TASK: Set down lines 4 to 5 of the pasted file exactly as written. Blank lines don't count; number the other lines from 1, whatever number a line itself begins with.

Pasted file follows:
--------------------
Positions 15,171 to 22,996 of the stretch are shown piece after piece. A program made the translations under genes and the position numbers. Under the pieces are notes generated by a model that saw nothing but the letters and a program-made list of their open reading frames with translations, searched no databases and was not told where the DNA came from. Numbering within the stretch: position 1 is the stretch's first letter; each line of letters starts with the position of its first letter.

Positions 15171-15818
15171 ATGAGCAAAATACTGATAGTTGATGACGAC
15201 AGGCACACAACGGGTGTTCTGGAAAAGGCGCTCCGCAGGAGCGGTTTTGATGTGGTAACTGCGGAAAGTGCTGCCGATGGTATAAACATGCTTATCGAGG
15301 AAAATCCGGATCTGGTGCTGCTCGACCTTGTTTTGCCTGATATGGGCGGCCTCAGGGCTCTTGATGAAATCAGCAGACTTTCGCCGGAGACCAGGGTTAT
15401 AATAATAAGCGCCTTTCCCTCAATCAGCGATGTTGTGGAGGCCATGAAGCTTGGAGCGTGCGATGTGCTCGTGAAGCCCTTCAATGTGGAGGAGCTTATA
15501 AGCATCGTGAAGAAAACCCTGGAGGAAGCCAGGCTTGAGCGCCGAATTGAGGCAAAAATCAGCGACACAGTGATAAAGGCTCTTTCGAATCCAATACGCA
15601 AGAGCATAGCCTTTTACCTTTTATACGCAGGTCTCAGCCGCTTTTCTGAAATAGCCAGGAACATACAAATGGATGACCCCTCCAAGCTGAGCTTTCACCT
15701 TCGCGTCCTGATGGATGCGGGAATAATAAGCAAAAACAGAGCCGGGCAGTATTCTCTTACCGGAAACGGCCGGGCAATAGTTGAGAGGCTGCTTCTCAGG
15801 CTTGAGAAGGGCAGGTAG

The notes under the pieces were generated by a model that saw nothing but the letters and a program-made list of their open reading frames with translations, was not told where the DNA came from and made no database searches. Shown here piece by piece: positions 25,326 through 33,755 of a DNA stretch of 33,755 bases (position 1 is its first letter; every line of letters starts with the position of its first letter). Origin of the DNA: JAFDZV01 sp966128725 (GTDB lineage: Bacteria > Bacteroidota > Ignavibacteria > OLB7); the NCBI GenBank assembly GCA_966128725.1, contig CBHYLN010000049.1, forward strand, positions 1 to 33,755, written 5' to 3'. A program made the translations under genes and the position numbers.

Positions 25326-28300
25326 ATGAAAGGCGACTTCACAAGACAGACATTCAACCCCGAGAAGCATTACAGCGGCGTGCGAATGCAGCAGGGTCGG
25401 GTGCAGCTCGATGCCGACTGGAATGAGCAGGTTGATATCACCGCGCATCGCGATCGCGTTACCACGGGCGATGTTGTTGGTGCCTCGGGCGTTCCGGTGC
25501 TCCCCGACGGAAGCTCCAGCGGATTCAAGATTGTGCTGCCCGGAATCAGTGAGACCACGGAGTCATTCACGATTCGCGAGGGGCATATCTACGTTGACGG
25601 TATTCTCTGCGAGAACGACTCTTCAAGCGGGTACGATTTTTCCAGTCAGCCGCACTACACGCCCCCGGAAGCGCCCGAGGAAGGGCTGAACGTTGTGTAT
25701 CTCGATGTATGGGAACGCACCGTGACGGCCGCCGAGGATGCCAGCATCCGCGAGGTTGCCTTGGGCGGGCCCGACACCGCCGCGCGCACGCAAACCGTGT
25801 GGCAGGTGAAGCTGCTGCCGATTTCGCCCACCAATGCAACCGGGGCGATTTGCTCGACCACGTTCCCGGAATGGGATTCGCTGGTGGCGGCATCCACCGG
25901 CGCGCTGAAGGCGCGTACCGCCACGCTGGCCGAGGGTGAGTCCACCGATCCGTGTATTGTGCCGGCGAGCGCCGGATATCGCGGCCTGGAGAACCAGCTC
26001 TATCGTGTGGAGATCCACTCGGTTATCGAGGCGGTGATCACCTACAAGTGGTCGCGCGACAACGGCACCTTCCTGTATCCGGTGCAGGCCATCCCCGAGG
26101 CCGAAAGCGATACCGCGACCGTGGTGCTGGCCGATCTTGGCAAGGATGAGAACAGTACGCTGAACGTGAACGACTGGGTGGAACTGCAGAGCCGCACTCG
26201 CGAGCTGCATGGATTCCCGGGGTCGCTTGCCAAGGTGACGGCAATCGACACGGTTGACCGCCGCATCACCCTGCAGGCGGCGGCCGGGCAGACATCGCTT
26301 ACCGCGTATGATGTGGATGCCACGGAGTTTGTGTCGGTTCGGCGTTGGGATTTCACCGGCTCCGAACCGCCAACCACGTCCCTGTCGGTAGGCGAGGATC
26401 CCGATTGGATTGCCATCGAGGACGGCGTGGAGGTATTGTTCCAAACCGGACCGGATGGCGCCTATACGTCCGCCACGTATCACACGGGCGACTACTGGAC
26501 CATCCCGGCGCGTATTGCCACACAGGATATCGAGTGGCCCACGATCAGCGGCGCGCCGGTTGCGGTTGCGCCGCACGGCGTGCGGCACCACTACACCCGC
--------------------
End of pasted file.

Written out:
15201 AGGCACACAACGGGTGTTCTGGAAAAGGCGCTCCGCAGGAGCGGTTTTGATGTGGTAACTGCGGAAAGTGCTGCCGATGGTATAAACATGCTTATCGAGG
15301 AAAATCCGGATCTGGTGCTGCTCGACCTTGTTTTGCCTGATATGGGCGGCCTCAGGGCTCTTGATGAAATCAGCAGACTTTCGCCGGAGACCAGGGTTAT